Neal Rentz | Jun 09, 2013 |
Nearly six months after the Sandy Hook Elementary School tragedy, a panel of educators, students and community members discussed and sometimes debated strategies Saturday afternoon to make schools safer.
The roughly 70-minute discussion held at the Westlake Middle School/High School library was organized by state Sen. Greg Ball (R-Paterson) and featured comments from experts as well as officials and residents from throughout the 40th Senate district. Ball said he hoped to encourage open discussion on the issue.
Speakers raised issues ranging from having armed security guards in schools to ending unfunded mandates, which could free up funding to pay for greater protection.
Mount Pleasant Superintendent of Schools Dr. Susan Guiney said the district had recently taken additional safety measures by using a state grant to buy and install more monitoring cameras and door locks as well as a swipe card system for individuals who enter the school.
Despite the extra steps, Guiney warned there is no guarantee.
“There is no measure that is 100 percent foolproof,” she conceded.
Mount Pleasant Police Chief Louis Alagno said since the Sept. 11 terrorist attacks, school officials and police departments have taken part in Project Save. Its purpose is to encourage community stakeholders to sit down and plan how best to protect students, Alagno said. Mount Pleasant police and the town’s school representatives meet at least once a year.
The department also employs two detectives to serve as youth officers for the DARE program that is offered to fifth and sixth grade students in local schools. The police department has developed a positive relationship with current and former DARE students, Alagno said.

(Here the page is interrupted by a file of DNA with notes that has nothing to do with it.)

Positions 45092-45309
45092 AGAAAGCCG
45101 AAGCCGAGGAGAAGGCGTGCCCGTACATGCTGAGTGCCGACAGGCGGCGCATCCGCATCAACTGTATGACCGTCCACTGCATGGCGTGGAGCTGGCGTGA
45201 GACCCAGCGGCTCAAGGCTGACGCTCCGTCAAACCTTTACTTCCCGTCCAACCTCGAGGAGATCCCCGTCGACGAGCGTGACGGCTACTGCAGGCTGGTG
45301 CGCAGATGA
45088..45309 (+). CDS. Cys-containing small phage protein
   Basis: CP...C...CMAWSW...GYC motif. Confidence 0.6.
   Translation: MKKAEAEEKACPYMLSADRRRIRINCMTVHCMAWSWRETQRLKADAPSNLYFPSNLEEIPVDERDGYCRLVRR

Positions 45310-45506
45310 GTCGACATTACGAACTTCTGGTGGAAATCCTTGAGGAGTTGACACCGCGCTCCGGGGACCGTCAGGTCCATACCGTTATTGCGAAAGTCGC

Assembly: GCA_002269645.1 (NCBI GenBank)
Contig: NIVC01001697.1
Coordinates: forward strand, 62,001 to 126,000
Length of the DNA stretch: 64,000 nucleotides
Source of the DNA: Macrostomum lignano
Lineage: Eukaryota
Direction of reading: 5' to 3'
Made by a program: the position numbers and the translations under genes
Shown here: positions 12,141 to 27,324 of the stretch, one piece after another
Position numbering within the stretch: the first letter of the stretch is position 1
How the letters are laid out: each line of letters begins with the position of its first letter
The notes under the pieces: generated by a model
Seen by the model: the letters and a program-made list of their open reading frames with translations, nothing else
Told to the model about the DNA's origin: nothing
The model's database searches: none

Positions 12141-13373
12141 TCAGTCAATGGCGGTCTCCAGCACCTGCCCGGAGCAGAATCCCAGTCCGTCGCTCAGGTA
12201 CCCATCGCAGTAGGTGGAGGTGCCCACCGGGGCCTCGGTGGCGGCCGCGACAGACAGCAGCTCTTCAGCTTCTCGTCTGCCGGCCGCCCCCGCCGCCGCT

Somers resident Michael Kovalyk, a security consultant, recommended that schools have an armed guard or officer to confront a violent intruder. Districts should also allow teachers to be trained with a firearm and allowed to carry a weapon. New York State offers a course where security officers can receive certification to be armed, Kovalyk added.
Brewster High School senior Drew Podgorski said his school employs an armed resource officer who has “developed a rapport with students.” Youngsters feel free to speak with the officer about a wide range of topics, including sensitive subjects such as drug and alcohol abuse, Podgorski said.
Podgorski agreed with Kovalyk by saying that schools could enhance security by having armed teachers.
Valhalla resident Laurie Rogers-Smalley asked Ball if the state could provide additional funding for school safety programs. The senator responded that the state could help by providing additional funds to hire school resource officers, which have proven to be highly effective.
“We don’t know the number of deaths they have prevented,” Ball said.
Guiney, however, questioned the effectiveness of armed teachers or resource officers in schools. She said the gunman at Sandy Hook Elementary School used assault weapons. Therefore, a single security guard would have had difficulty protecting the school.
The importance of helping students with mental health issues was also addressed at the forum. Columbus Elementary School psychologist Nicole Lloyd told Ball, “You could always provide more funding for mental health.”
Guiney agreed that Mount Pleasant could use more help for students with mental health issues, particularly in the primary grades. The district’s elementary schools have one principal and one school psychologist, insufficient staffing to assist the number of pupils who need help.
Mount Pleasant Board of Education member Vincent D’Ambroso told Ball school districts need additional funding to properly address school safety and other issues. Districts are financially constrained by the 2 percent tax cap and unfunded state mandates, he mentioned.
Ball said already excessive property taxes need to be minimized because many residents have fled New York. He agreed with D’Ambroso that unfunded mandates must end. Gov. Andrew Cuomo must also pressure state lawmakers to approve many of the recommendations from a bipartisan commission that would curtail unfunded mandates.
Filed Under: The Examiner